STEVE INSKEEP, host:
Global leaders are struggling with what may be cast as a moral issue. It's a worldwide increase in the cost of food. The high prices have set off protests from Haiti to Egypt. Poor people are spending even more of their income just to stay fed, if they can afford to pay at all, and there is no sign of a quick solution.
This week, NPR correspondents will tell us how the crisis affects countries they cover. We begin today with a report on how U.S. and international aid officials are trying to cope. Here's NPR's Michele Kelemen.
MICHELE KELEMEN: The World Food Programme's executive director, Josette Sheeran, has spent much of her first year on the job talking about the perfect storm in the world food market: low food reserves, rising energy prices, and a high demand for biofuels.
Ms. JOSETTE SHEERAN (Executive Director, World Food Programme): I think, in a way, we're the canary in the cave, because very early on we begin to see vulnerability coming that is affecting people that make less than a dollar a day. So, about a year ago, I began to talk about the perfect storm forming for the world's most vulnerable. I thought it would take a couple of years, but I think we're in the eye of the storm now.
KELEMEN: The price of rice is up about 70 percent since last year, and the price of wheat has more than doubled. Sheeran says the world food program just can't buy enough food.
Ms. SHEERAN: So now, our cup in school for kids can be filled 40 percent less than it could just eight, nine, 10 months ago.
KELEMEN: Earlier this year, she appealed for an extra $500 million, but now says she needs 700 million. Sheeran met late Friday with the director of U.S. foreign assistance, Henrietta Fore.
Ms. HENRIETTA FORE (Director, U.S. Foreign Assistance): The United States usually gives between 40 and 50 percent of the world food donations. And we would anticipate that we would be in that range again, but the prices are skyrocketing for all of us.
KELEMEN: Fore sent a $350 million supplemental budget request to Congress before the food prices shot up.
Ms. FORE: We've also asked for local purchase authority, which would allow our United States dollars to stretch further. When we can purchase on local markets, it also encourages local farmers to produce food. It allows the food to get there more quickly.
KELEMEN: Experts believe prices will remain high for several years. Some countries are responding by capping food prices or limiting exports to keep enough food for their own people. Seewa Nsangi(ph) of the International Food Policy Research Institute says he's worried these actions will distort the market. He says it's time for rich and poor nations to have a real discussion about how to fix all this.
Mr. SEEWA NSANGI (International Food Policy Research Institute): That's going to put the burden on policymakers and on the world community, really, to look closely at trade policies, to look closely at technology policies, and put everything on the table.
KELEMEN: Water and population policy should also be on the table, according to Lester Brown, author of the book, "Plan B 3.0: Mobilizing to Save Civilization."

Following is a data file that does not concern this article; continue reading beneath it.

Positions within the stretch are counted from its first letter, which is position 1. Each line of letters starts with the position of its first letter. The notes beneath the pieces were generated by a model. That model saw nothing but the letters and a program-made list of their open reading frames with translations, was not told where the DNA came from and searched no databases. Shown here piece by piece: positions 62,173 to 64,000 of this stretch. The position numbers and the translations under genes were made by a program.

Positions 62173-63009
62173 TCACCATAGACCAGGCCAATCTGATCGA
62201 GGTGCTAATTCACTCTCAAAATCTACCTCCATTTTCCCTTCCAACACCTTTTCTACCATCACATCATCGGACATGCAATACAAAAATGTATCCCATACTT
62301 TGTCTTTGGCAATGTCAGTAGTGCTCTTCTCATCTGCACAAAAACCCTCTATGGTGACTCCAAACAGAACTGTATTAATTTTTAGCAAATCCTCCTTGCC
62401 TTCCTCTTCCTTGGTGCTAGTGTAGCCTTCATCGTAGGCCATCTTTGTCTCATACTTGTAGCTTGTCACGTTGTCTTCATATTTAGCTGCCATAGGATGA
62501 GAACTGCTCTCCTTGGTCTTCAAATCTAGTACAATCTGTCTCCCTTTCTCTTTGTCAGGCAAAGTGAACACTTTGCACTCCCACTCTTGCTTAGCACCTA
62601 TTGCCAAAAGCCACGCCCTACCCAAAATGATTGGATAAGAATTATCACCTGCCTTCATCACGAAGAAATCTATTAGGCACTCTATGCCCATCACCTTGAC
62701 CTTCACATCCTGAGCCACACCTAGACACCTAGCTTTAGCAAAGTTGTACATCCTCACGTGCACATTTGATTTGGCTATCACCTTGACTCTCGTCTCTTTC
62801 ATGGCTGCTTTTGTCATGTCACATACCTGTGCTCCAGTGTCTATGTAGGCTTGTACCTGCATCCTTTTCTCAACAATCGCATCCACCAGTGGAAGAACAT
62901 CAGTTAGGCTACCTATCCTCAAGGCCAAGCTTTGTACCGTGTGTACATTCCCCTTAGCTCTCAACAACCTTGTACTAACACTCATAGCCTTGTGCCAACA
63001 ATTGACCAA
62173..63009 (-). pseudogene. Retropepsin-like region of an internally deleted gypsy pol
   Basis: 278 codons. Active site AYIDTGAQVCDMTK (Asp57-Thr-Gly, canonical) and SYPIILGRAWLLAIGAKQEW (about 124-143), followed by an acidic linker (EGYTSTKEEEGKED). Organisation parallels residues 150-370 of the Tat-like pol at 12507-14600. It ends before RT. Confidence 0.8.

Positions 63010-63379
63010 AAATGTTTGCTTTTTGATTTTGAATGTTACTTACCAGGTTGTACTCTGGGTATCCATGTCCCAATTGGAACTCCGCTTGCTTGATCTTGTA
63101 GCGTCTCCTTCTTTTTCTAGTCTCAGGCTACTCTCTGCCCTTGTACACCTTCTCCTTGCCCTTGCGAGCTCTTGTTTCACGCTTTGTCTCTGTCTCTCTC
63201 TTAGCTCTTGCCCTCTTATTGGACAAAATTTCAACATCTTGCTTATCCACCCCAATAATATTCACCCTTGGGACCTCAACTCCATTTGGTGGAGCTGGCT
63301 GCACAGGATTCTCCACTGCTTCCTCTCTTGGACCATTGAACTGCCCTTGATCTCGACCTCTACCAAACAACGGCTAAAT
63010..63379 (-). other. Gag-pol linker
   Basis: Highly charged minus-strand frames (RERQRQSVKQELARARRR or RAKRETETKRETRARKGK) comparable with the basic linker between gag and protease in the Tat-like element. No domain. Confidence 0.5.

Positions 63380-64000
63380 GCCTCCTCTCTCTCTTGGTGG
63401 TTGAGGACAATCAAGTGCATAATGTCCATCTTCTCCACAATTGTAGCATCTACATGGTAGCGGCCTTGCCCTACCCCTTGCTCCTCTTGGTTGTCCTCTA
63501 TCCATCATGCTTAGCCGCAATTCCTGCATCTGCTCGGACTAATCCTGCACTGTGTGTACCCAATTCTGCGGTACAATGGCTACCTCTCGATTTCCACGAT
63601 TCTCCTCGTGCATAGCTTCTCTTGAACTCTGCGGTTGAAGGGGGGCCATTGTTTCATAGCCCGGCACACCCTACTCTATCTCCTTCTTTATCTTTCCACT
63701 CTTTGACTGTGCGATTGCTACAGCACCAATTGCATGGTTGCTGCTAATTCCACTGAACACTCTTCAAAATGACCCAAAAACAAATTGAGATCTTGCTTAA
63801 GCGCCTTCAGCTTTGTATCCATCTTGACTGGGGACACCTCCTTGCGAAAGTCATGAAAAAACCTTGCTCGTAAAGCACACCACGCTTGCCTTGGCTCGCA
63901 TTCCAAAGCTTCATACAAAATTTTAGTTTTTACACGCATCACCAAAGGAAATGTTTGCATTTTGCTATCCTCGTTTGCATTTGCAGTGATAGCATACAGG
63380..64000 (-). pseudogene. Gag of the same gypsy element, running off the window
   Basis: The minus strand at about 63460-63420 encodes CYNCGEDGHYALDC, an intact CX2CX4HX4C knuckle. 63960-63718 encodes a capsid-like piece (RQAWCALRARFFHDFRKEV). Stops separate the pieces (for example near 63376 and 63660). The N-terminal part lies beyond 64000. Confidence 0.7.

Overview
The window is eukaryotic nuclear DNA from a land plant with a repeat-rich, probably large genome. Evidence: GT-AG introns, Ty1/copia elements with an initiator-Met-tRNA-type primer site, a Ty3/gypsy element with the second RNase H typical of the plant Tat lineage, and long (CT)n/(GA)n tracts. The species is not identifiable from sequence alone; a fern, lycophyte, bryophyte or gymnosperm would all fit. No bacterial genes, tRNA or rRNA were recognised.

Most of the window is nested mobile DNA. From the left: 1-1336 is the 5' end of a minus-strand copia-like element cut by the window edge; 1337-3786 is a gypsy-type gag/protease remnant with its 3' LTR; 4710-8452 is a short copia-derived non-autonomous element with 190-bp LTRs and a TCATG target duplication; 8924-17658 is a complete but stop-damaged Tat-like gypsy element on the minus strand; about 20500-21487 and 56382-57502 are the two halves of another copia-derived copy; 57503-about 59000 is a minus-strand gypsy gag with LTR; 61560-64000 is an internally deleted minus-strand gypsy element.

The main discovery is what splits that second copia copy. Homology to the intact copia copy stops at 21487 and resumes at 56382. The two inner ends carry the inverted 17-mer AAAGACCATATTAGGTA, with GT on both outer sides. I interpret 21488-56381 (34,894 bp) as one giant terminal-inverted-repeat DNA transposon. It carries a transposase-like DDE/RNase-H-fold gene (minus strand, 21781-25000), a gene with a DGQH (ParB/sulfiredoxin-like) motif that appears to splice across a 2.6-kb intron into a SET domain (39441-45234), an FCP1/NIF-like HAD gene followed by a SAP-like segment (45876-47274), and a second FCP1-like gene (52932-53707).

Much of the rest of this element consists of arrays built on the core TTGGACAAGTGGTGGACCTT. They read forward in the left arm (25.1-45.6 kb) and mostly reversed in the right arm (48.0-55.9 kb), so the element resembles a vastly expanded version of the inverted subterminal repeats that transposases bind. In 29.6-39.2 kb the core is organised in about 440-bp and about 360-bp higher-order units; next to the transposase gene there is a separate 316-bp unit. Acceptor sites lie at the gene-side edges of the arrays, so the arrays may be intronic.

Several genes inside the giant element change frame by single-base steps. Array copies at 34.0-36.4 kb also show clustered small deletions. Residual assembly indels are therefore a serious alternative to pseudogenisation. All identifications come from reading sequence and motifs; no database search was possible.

Mr. LESTER BROWN (Author, "Plan B 3.0: Mobilizing to Save Civilization"): My principle concern about this is the effect it will have on social unrest and political stability in the low- and middle-income countries in the world that import a substantial share of their grain supply. These countries are in trouble now.
KELEMEN: Unlike previous spikes in food prices caused by crop failures, Brown says we're dealing with systemic changes now - rising demand in Asia, for instance, for more grain-intensive livestock. But he says the straw that broke the camel's back is the demand for biofuel.
Mr. BROWN: The grain required to fill a 25-gallon SUV tank with ethanol will feed one person for a year. And what we're seeing now is the emergence of direct competition between the 860 million people in the world who own automobiles and who want to maintain their mobility while the 2 billion poorest people in the world simply want to survive.
KELEMEN: Brown says he's starting to hear a debate once again about the predictions by 18th century demographer Thomas Malthus that the world's population will outgrow its food supply. But U.S. officials brush off such talk. The World Food Programme's Josette Sheeran also remains optimistic.
Ms. SHEERAN: I have not yet met an expert who doesn't believe the world can produce more food. And so I am a long-term optimist, i.e., over the next five or 10 years, we will figure this out.
KELEMEN: In the meantime, her organization is scrambling to help those hardest hit by the price hikes.
Michele Kelemen, NPR News, Washington.
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INSKEEP: We're just beginning a week-long look at this problem and tomorrow, we'll hear how demand from countries like China is inflating the cost of food.
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INSKEEP: It's MORNING EDITION from NPR News.
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